We know from experience that inventory management and material flow control in some cases have reduced a laundry’s textile procurement by up to 90% in 2 consecutive years.

An example: A small guesthouse (40 beds) didn’t bother to count the stock of bed linen, but ordered 500 sets at a time, every time the stock seemed low. Convenient perhaps, but expensive to the laundry.

In the chart you see why. The Y-axis is the number of sets and the X-axis is the time. In the first instance 500 sets are delivered to the customer, who use them over a long time.




In the other instance some 60 sets are delivered to the customer, who use them over a much shorter time. The darker area represents the sets sitting unused in the customer’s stock, i.e. locked-up capital and lost turnover.


Lot size and optimality
Which sends us back to planning and material flow control. The laundry planners should know of as many batches, categories, customer relations and batch preferences and for as long into the future as possible. If they know the net demand for an entire production shift, they have a good shot at making good, optimal plans.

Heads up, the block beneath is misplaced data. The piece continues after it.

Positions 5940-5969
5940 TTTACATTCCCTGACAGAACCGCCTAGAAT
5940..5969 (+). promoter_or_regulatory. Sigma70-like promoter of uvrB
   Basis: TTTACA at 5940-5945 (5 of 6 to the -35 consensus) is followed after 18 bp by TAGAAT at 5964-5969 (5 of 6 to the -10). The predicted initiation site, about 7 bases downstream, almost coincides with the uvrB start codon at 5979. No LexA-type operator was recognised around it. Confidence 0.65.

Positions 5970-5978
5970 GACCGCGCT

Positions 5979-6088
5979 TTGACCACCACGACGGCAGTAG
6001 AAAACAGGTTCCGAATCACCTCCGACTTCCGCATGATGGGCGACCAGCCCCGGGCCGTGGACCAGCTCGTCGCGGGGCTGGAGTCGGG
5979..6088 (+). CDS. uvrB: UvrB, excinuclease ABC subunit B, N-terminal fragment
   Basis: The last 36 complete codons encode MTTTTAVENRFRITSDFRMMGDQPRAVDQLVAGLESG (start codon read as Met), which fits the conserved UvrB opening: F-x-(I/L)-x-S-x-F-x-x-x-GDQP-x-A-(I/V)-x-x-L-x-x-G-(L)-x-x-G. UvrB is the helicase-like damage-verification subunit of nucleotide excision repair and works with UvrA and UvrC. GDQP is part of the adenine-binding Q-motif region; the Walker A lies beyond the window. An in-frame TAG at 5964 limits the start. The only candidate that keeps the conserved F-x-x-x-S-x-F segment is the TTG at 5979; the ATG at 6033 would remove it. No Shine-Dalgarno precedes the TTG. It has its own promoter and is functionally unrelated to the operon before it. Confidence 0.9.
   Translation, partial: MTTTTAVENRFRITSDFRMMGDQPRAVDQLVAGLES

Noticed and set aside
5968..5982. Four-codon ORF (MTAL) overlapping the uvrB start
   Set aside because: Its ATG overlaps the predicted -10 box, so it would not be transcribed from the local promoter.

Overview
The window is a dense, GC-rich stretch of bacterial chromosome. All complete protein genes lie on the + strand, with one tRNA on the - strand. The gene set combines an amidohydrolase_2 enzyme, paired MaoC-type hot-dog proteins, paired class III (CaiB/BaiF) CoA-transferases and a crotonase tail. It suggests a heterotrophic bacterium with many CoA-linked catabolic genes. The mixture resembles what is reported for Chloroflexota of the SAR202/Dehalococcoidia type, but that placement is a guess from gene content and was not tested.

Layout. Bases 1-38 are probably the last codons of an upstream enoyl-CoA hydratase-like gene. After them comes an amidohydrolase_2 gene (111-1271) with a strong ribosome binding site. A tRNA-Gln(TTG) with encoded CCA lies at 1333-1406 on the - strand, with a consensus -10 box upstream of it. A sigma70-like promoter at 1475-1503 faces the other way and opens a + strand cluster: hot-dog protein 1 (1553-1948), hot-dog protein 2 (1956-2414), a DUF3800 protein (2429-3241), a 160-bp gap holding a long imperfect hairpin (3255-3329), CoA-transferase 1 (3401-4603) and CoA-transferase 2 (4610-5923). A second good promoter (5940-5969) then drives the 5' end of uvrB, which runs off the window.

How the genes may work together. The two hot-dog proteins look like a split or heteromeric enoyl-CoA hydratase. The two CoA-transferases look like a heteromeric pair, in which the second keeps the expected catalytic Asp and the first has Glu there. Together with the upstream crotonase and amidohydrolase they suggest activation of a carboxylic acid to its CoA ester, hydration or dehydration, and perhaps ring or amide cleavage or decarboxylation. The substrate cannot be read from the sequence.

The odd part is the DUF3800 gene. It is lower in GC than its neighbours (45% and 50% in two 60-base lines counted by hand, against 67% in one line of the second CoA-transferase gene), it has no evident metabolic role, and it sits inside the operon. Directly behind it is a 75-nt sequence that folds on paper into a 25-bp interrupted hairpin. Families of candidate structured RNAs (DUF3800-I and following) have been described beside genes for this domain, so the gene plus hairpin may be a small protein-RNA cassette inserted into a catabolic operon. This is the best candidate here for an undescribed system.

I know. It sounds paradoxical to say good, optimal plans, because it implies “bad optimal plans” – but this is actually the case. With the right tools and methods you may be able to find an optimal plan, but imagine making a plan for just one batch.

Well, if you ask for an optimal plan for one batch, that’s what you get – with process route choices and allocation of the necessary operators to each workstation. Under the given circumstances the plan would be optimal.

But we cannot optimize plan interfaces, i.e. the borders between plans, because we do not yet know the content of the coming plan, and with only one batch in the plan, we do not have any alternatives connecting to the previous plan. We end up with nothing but plan interfaces. See?

More batches in a plan makes it easier to connect to the previous plan, and reduce the marginal weight of the interface to the subsequent plan. The more batches in a plan, the better we are able to avoid empty compartments, bath exchanges, jams, idle workstations, queues, idle operators etc. Time is important here too.

In the other end of the scale, the knowledge of all batches in a shift gives the planners the opportunity to assess and position each batch in the process sequence where it best fits in.

But most often we do not have the opportunity to wait until all batches from a shift have been sorted and categorized. We must choose our planning lot sizes somewhere between all and one batch.

In the next blog entry I’ll show how to search for the optimal plan, I’ll go through the concept of allocation effeciencies and I’ll discuss organization principles.